• In the past week, central banks of England and Korea bought bonds in an effort to calm markets. Meanwhile, Japan, India, Indonesia, China, and Taiwan took measures to shore up currencies battered by a strong dollar. Such interventions are raising concerns about stress building up in the financial system as central banks act aggressively to tame inflation.

Trading takeaways: Bearish signals 

  • All the major indexes are at record lows for the year. With Thursday's losses, the Dow Jones Industrial Average joins the S&P 500, NASDAQ, and Russell 2000 in bear market territory.
  • After hovering around the mid-20’s for the past 90 days, the Cboe Volatility Index (VIX) has moved up to almost 32 and is near its peak for the year. While this suggests anxiety is growing, the VIX is still short of the point of panic signified by a reading above 40—a level hit in every bear market since the VIX was first launched 29 years ago. At its current level, the VIX is implying daily moves in the S&P 500 index of around 1.7%, or 61 points, in either direction.
  • Equity traders should consider reducing their average share or even waiting on the sidelines. It’s unlikely this spate of volatility will abate any time soon, so traders must determine whether profiting in this environment is likely. If not, not trading is also a valid choice, at least until the markets shift to a more favorable environment.

What should long-term investors do now?

Market volatility is unsettling, but historically not unusual. If you’ve built an appropriately diversified portfolio that matches your time horizon and risk tolerance, it’s likely the recent market drop will be a mere blip in your long-term investing plan.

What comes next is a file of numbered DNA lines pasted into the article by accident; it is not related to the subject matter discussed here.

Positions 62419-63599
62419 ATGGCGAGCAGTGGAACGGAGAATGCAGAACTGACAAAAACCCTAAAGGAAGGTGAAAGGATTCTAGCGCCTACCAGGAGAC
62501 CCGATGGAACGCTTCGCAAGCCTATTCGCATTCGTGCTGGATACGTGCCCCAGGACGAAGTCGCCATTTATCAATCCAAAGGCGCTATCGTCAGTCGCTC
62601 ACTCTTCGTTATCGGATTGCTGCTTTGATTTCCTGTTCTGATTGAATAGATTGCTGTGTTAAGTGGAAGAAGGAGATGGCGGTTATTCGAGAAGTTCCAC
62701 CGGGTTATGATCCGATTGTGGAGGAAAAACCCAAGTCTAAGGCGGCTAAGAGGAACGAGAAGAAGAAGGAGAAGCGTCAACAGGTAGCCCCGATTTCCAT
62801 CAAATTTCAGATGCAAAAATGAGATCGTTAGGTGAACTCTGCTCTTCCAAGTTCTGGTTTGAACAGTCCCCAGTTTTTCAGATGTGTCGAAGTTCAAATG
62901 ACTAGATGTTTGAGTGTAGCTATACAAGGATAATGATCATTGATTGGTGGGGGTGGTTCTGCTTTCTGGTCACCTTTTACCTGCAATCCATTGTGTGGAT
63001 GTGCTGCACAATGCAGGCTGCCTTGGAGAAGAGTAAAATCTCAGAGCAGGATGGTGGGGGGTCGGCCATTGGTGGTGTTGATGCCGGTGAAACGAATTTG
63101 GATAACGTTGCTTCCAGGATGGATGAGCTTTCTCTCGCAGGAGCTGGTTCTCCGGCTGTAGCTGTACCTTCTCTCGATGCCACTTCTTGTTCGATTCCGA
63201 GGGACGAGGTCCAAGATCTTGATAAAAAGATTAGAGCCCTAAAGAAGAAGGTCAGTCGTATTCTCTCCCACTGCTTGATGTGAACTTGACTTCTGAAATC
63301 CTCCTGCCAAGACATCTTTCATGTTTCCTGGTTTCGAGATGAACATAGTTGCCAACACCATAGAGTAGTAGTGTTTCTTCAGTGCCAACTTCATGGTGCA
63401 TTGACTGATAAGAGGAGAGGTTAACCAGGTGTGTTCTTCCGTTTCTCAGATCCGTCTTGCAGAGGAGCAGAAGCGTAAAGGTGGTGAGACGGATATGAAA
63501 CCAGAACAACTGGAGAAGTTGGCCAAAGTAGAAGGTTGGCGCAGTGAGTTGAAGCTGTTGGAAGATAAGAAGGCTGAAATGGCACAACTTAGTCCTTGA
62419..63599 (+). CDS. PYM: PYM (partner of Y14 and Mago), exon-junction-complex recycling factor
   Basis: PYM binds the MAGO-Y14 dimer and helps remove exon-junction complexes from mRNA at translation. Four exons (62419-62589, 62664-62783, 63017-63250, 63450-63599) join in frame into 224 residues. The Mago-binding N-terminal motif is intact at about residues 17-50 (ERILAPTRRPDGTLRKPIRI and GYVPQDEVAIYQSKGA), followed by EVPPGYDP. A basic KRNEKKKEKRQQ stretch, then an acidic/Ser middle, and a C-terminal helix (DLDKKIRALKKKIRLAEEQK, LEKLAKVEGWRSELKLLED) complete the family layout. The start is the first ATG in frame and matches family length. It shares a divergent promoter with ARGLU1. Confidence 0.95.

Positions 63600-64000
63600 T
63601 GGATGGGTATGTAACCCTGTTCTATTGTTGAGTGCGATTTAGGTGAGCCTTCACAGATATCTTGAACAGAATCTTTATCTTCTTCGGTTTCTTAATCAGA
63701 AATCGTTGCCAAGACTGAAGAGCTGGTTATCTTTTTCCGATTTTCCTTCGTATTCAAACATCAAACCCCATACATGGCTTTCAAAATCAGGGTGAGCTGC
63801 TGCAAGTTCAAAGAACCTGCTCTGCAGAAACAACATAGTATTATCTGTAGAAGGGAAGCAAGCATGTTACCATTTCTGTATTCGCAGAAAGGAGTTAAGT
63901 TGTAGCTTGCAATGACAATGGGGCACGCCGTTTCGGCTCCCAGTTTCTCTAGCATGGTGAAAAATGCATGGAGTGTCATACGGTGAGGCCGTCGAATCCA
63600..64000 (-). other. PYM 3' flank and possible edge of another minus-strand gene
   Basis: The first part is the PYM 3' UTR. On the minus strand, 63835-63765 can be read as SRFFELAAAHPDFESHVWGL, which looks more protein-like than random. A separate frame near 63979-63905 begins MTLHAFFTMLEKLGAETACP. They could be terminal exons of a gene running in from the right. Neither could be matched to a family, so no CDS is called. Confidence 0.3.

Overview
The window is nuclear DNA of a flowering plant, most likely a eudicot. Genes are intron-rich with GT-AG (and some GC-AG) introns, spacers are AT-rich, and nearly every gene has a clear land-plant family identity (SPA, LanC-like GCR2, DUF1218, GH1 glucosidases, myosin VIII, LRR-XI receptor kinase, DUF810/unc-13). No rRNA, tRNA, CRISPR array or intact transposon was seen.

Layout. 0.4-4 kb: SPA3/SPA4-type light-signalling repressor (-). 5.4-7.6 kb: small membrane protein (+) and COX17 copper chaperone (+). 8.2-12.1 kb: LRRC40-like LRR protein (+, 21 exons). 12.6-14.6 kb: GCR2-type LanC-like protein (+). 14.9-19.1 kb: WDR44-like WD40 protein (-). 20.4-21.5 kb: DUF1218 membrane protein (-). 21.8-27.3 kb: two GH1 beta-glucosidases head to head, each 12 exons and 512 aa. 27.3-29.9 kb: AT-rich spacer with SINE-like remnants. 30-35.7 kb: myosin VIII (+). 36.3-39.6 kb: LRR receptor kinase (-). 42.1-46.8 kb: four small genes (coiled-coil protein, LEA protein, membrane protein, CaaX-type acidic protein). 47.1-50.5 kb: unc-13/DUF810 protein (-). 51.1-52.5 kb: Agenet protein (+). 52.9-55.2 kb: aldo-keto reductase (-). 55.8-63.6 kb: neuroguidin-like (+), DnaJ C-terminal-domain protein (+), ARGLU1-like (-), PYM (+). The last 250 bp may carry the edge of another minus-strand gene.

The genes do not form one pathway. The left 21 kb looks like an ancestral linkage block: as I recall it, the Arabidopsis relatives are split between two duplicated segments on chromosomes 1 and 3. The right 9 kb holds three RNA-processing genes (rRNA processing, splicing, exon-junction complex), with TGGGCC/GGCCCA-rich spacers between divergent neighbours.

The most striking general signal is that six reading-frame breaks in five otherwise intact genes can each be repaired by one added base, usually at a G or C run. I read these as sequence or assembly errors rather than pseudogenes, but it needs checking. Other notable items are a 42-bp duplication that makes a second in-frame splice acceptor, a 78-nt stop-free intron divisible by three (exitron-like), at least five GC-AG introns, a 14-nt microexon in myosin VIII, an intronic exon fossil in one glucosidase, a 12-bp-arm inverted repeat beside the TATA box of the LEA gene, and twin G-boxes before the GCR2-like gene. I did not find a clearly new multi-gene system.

However, it can be hard to do nothing when markets are rough. Here are some things to consider:

  • Harvest some investment losses to lower your tax liability. Selling for a loss is never easy, but you can use those losses to offset gains you may have realized in your taxable accounts over the course of the year—a strategy known as tax-loss harvesting—and then reinvest in holdings similar, but not identical to, the ones you sold. (Just beware of wash sales.) If you don't have investment gains to offset, or if you realize more losses than gains, you can use up to $3,000 in losses to reduce your ordinary income this year—and every year thereafter—until the entire loss is accounted for.
  • If your plan calls for it, continue making regular investments. Finding the perfect time to invest is nearly impossible. Time in the market is what matters. While staying the course and continuing to invest even when markets dip may be hard on your nerves, it can be healthier for your portfolio and can result in greater accumulated wealth over time.
  • Bear markets don’t last. The Schwab Center for Financial Research looked at both bull and bear markets for the S&P 500 going back to the late ’60s and found that the average bull ran for about six years, delivering an average cumulative return of over 200%. The average bear market lasted roughly 15 months, delivering an average cumulative loss of 38.4%. The longest of the bears was just over two and a half years—and was followed by a nearly five-year bull run. The shortest was the pandemic-fueled bear market in early 2020, which lasted a mere 33 days.